“There’s also a danger of advocating full flexibility but not practicing it. Leaders need to lead by example. They can’t advocate flexibility if they’re always in the office as well”
“The future of work is hybrid, the future of work is digital and the future of work is inclusive,” says Ger McDonough who leads the People & Organisation Consulting practice at PwC in Ireland.
“Only one in 10 people want to go back to the commute, or what we would stereotypically describe as being in the office or the nine-to-five. More than three-quarters (77pc) actually want to have a hybrid working environment. They want to spend some time working from home, they want to spend some time in an office or at headquarters. There’s a school of thought that the workplace is no longer a physical building but a time zone that you are in.”
Prior to the pandemic, many new entrants to the workforce from Generation Z, said they wanted to work at companies that reflected their personal values. But, according to PwC’s research, the pandemic may have changed this somewhat and younger people are more focused on maximising income than “making a difference.”
Has Generation Z changed or just adapted? “Well, 75pc of people want to work in an organisation that makes a positive contribution to society. I think Gen Z still wants to do that, but not at any cost. People in the 55-plus age group have greater financial security and what we’re learning is the younger generation still hold their values but want to be certain that they are paid well. This time around they are looking for financial security too. They want to work for organisations with purpose and values, but not at any cost.”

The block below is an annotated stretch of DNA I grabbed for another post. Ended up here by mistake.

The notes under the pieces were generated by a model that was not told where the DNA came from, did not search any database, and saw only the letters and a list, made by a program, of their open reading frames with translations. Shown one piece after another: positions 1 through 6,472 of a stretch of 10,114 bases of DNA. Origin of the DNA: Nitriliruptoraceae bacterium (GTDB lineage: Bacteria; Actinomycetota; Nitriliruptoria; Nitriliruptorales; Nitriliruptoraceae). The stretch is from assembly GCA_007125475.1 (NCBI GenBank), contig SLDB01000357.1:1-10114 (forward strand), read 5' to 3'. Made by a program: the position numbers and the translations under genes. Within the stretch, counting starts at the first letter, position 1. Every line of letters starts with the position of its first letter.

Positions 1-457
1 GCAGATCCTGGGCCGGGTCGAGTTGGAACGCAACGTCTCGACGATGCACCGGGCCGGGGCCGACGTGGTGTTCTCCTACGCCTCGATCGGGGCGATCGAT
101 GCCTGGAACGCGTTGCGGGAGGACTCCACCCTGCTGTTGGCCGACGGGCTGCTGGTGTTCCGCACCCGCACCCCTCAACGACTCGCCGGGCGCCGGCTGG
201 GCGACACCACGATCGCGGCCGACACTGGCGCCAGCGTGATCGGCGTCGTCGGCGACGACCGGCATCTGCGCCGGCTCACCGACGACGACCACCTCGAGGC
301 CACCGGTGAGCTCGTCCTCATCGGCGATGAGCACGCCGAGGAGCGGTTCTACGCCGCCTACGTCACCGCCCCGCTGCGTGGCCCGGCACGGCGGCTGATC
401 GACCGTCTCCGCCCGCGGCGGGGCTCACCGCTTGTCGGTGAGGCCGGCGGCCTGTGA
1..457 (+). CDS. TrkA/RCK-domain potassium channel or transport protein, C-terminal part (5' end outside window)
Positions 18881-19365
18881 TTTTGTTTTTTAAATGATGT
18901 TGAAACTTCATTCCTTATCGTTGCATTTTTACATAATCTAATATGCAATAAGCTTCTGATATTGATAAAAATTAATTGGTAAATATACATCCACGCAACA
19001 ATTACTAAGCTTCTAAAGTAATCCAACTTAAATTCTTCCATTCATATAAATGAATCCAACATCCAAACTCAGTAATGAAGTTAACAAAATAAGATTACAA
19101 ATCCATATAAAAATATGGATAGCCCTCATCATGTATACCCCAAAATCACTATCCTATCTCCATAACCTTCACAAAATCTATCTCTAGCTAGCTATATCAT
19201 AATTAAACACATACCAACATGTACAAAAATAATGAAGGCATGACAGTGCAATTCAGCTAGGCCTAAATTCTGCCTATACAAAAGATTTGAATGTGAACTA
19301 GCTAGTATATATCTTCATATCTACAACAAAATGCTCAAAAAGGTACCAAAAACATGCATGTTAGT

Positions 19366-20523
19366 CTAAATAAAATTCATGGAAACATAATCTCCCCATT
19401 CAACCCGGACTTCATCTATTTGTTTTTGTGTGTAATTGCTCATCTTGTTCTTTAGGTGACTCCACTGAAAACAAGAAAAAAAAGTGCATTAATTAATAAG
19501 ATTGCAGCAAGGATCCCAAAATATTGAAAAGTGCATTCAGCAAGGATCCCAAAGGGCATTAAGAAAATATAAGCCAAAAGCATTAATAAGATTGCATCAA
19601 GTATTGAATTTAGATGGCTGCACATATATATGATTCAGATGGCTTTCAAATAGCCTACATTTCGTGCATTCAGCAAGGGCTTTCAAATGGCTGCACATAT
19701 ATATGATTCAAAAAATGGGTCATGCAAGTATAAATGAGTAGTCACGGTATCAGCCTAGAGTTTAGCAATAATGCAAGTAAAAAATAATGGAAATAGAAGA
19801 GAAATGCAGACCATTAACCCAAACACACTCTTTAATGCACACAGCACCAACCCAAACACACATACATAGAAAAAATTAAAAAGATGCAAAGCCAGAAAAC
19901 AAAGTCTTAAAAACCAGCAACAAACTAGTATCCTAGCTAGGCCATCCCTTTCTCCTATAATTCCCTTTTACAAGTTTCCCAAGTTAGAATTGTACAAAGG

For many young people, there is also the formative career years that involve being in the office and being able to learn from senior colleagues as well as the soft skills and inevitable office politics. Will all of that go out the window in the new world of work or will we see a situation where younger staff will prefer to be based in urban offices while senior, more experienced staff will embrace a more flexible world of work?